|Is Ryan O'Reilly worth the hype and a huge contract at this point? Sure, he is. (Getty Images)|
We just went through this a few weeks ago with P.K. Subban and the Montreal Canadiens, but do the Colorado Avalanche realize how good Ryan O'Reilly is? And if they do, why does he remain unsigned and why are they running the risk of losing their top center?
They have to realize how good the 22-year-old center is, and that makes the current situation with him and the Avalanche all the more frustrating.
O'Reilly's situation in Colorado has been one of the NHL's bigger stories in recent weeks. The two sides remain at odds in their quest to settle his contract, which leaves him unsigned as the last of the NHL's restricted free agents for 2013. The Denver Post reports he's seeking $4 million per year on a short-term deal and $5 million per year on a long-term deal. As the days and weeks pass, his name has started to pop up in trade rumors. It's possible his time with the Avalanche has already ended.
It's maddening to watch because the Avalanche are playing hardball with one of their best young players, and the 29 other general managers in the league are too afraid to play within the rules and take advantage of the situation and sign him to an offer sheet. Instead, some GM will probably give up more valuable assets (the Avs reportedly want an NHL roster player and a top prospect) in a trade than they would if they just signed him as an RFA and only lose a couple of draft picks.
A team could sign O'Reilly for as much as the $5 million per year that he's reportedly seeking on a long-term deal and only have to surrender first- and third-round picks. If that first-round pick is near the end of the round or even near the middle, it should be a no-brainer for a general manager looking for a top two-way center whose best days are ahead of him.
But is he really that good? And is he really worth the hype that's surrounding him?
Well, yes. Yes, he is.
TSN's Scott Cullen published an excellent analysis of O'Reilly's trade value on Friday and how rare it is to find a player who has put up the type of numbers that he has at the age of 20. Of the hundreds of active players in the NHL, only 19 recorded more points before their age 21 season than the 107 that O'Reilly has recorded. Players this good offensively at his age are a pretty rare breed.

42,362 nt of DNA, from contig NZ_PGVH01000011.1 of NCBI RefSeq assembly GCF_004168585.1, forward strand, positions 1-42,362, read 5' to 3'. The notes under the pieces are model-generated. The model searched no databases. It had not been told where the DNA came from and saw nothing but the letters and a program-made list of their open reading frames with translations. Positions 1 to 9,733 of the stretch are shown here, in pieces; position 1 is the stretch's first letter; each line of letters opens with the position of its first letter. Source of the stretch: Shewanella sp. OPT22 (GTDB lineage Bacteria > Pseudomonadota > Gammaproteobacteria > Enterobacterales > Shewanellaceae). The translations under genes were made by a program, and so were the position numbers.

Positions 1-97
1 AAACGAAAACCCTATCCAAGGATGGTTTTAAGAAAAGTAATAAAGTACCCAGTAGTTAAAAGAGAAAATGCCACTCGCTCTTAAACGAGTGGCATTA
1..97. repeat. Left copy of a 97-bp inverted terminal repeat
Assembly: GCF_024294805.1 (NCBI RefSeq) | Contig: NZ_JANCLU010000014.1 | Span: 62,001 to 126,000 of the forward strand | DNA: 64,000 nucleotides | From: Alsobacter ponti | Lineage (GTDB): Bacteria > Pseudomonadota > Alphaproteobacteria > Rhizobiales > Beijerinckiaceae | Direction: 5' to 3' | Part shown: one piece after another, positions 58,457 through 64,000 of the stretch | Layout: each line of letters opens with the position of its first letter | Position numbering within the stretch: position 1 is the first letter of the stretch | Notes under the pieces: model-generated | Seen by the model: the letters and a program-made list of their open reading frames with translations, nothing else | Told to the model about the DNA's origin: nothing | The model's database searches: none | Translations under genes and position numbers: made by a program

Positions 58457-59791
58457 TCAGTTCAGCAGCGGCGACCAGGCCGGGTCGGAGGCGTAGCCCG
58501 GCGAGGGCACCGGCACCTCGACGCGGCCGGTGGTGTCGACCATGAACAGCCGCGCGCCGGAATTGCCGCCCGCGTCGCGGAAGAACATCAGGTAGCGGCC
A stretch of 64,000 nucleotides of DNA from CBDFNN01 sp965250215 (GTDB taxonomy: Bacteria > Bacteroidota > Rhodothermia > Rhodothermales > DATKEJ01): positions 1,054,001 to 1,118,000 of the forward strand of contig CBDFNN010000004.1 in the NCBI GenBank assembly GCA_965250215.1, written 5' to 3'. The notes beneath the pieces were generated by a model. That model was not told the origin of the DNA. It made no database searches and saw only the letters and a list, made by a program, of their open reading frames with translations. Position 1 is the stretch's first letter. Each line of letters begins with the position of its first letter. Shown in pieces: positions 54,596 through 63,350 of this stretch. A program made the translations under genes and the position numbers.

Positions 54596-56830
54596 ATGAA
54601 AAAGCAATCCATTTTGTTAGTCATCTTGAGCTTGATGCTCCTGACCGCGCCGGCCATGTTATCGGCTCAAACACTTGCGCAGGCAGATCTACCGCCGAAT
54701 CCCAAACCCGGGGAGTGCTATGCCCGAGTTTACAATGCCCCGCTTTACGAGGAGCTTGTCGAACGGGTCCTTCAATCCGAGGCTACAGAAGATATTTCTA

But what makes that offensive production -- especially his 19-goal, 37-assist season a year ago -- so impressive is the fact he's already a strong defensive player and takes on the task of playing against opponents' best players. Using the metrics at BehindTheNet, we see that the only forward on the Avalanche roster to face tougher competition than O'Reilly was his linemate, rookie sensation Gabriel Landeskog.
Of the 368 forwards who appeared in at least 40 games last season, only 65 faced tougher competition than O'Reilly.
Again, keep in mind that he was only 20 years old. Most 20-year-olds not only don't produce at that level against that sort of compeition, many aren't even in the NHL yet.
If you don't like numbers and prefer names and faces, just look at the forwards whom he saw his most ice time against (via hockeyanalysis.com): Jarome Iginla, Jonathan Toews, Shawn Horcoff, Taylor Hall, Ales Hemsky, Ryan Getzlaf, Henrik Sedin, Justin Williams, Anze Kopitar, Olli Jokinen, David Backes, Jordan Eberle, Dany Heatley, Alex Tanguay, Bobby Ryan, Corey Perry, Radim Vrbata, Curtis Glencross, Patrick Sharp, T.J. Oshie.
There are some big-time players on that list. It's a huge test for a player that young, and O'Reilly passed with flying colors. In most cases, the Avalanche outshot and outscored their opponents with him on the ice against the above players. Overall, the Avalanche gave up fewer goals with O'Reilly on the ice during 5-on-5 play (2.18 per 60 minutes) than they did with him off the ice (2.44 per 60 minutes) and two full fewer shots (25.3 per 60 minutes with him vs. 27.3 per 60 minutes without him).
And it's worth repeating that he still led the team in scoring.
The Avalanche still have two players who, in theory, should be capable of manning their top two lines in Paul Stastny and Matt Duchene, but neither are as good as O'Reilly.
A player whom they appear to be ready to lose.